Wandering Thoughts archives


Some bits on keeping isolated network interfaces organized (on Linux)

My Fedora office workstation has wound up with a complicated network setup and to go with it, a complicated set of policy based IP routing rules that are intended to create interfaces with dual identity routing and isolation (see also). Right now, my workstation is on two public networks and a shifting number of internal "sandbox" RFC 1918 networks that are behind firewalls, serves as the Wireguard endpoint for my home machine's connection, and now has a NAT'd virtual network for virtual machines. The result of this accreting complexity is that I spent a bunch of today fighting with my policy based routing rules. So now I have some thoughts on keeping things straight here.

For every interface, you (I) need to keep track of what outgoing packets on that interface should be able to reach, including what default route they should have. For everything other than the default interface, this needs to be in a separate routing table because you're going to have to write ip rules to steer outgoing traffic from your IP address on that network in the right way, that will look like:

from <my-net-x-ip> iif lo lookup <net-x-routes>

(You'll need a rule priority.)

If you have additional network routes through any interface, you also need to put them all in a table (without a default route) that will be checked for local traffic that hasn't already picked an IP, very late in the rule list:

# just before the end of rules
from all iif lo look lookup <special-routes>

If your machine will forward any sort of traffic you need to keep track of which networks incoming packets on each interface should be able to reach. The easy way to do this is to set up a routing table for each thing you're a gateway for (in my case the Wireguard tunnel and the new NAT virtual network) and then add ip rule entries to look up in that table for appropriate interfaces. Remember that this includes locally generated packets:

from all iif lo lookup <nat-route>
from all iif lo lookup <wireguard-route>

from all iif <primary-interface> lookup <wireguard-route>

(These routing tables just contain a route to the thing itself, eg '192.168.x.0/24 dev virbr1 src 192.168.x.y'.)

After you've set up what packets from each network should be able to reach, if anything, you need to blackhole all other traffic (with a higher numbered rule):

from all iif <interface> blackhole

(If you don't route anything you don't need to specifically blackhole interfaces, because you won't have turned on IP forwarding and any traffic not for you will get implicitly blackholed.)

Your default IP routes ('ip route list') should contain your primary interface's default route and all your directly attached networks, which will normally be added automatically as they get configured. The default route here will normally get used for traffic you initiate.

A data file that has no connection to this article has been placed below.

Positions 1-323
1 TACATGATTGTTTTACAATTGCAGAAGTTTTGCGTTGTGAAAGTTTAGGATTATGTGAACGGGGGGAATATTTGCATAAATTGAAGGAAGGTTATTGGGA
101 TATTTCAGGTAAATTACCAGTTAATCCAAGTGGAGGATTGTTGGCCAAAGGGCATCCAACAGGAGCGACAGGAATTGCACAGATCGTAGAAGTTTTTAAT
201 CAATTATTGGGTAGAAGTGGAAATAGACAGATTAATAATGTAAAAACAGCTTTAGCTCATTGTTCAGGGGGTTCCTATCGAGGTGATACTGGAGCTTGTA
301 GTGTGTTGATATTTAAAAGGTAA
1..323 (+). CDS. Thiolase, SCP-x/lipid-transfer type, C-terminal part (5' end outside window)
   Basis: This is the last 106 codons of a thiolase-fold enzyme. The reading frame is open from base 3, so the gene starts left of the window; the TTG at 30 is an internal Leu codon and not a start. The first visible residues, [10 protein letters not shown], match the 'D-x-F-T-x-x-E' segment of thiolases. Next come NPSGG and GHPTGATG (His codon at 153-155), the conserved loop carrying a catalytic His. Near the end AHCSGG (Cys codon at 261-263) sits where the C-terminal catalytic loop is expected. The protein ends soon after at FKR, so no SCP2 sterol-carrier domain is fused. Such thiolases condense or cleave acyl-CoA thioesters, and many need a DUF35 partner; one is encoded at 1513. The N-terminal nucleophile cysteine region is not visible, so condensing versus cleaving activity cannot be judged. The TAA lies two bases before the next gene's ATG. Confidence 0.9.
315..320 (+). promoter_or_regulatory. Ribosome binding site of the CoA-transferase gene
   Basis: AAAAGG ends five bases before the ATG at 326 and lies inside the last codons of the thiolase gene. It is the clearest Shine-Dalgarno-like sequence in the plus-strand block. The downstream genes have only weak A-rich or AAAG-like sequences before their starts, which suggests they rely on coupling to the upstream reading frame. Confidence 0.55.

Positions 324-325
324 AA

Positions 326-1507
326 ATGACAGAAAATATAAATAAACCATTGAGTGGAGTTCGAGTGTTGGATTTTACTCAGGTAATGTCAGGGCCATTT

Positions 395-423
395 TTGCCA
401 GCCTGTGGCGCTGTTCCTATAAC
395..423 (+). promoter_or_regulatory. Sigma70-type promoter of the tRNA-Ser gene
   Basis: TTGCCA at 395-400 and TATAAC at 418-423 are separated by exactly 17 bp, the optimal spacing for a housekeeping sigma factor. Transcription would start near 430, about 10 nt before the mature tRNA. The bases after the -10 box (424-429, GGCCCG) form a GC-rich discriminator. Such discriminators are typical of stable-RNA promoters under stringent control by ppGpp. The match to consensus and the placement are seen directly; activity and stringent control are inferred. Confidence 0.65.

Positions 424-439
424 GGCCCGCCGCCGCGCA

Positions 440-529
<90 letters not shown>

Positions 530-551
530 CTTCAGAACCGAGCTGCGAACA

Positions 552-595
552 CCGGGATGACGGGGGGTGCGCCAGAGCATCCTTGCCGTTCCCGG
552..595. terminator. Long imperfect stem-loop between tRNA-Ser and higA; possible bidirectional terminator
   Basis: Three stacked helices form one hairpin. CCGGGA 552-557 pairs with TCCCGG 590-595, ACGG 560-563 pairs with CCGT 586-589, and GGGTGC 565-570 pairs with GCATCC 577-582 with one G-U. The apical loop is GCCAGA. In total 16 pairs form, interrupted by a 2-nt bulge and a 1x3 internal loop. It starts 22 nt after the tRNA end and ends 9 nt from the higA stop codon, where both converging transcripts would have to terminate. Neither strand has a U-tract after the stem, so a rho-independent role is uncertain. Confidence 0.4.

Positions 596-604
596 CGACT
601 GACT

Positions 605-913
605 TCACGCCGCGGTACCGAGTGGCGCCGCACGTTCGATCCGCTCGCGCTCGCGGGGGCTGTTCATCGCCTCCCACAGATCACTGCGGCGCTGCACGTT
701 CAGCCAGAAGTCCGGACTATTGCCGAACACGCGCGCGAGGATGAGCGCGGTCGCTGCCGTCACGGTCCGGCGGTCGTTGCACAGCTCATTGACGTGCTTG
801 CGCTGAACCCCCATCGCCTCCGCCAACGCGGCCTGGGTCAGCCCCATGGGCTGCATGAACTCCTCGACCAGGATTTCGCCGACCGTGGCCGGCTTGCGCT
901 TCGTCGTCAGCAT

For my sins, NAT adds at least three complications to this, because NAT changes IP addresses instead of reinjecting packets. First, the internal network that you're doing NAT for must be steered to the routing table for the network your NAT gateway IP is on:

from all iif virbr1 lookup <net-x-route>

Second, the interface for the network your NAT gateway IP is on must be allowed to reach the NAT network, so that return traffic actually works:

from all iif <net-x-iface> lookup <nat-route>

Finally, I believe that you need a special rule for all locally generated traffic that is before all source IP specific rules, so that you can route to the NAT network:

from all iif lo lookup <nat-route>

The need for this is because packets from the NAT network to any of your local IP addresses will get handled locally, without routing, and so probably won't be NAT'd. This is partly because of the very first 'ip rule' rule that matches incoming traffic against all of your local IPs, '0: from all lookup local', and partly because NAT'ing is usually done in the POSTROUTING iptables chain, which obviously doesn't apply if you're not routing.

I thought I was going to say something about the ever popular subject of rp_filter because it was one of the things I wrestled with today, but after looking at things more I think that I should just set rp_filter to 0 globally and stop worrying about it. I don't think it's protecting me from anything and I know it was periodically causing me problems that were mysterious at the time.

(I would still have had some problems with rp_filter at 0, but at least they would have been more obvious problems instead of packets just vanishing inside the network stack.)

PS: Before I started writing this entry, I thought it would be short and simple. It all seemed so straightforward while it was in my head (just have 'reached through this network' and 'this network can reach' tables and rules entries), but the devil is in the details.

(As a cross reference, see also using policy based routing to isolate a testing interface, which covers an approach when you're only writing rules for some interfaces instead of all of them.)

linux/IsolatedInterfacesPrinciples written at 23:45:51; Add Comment

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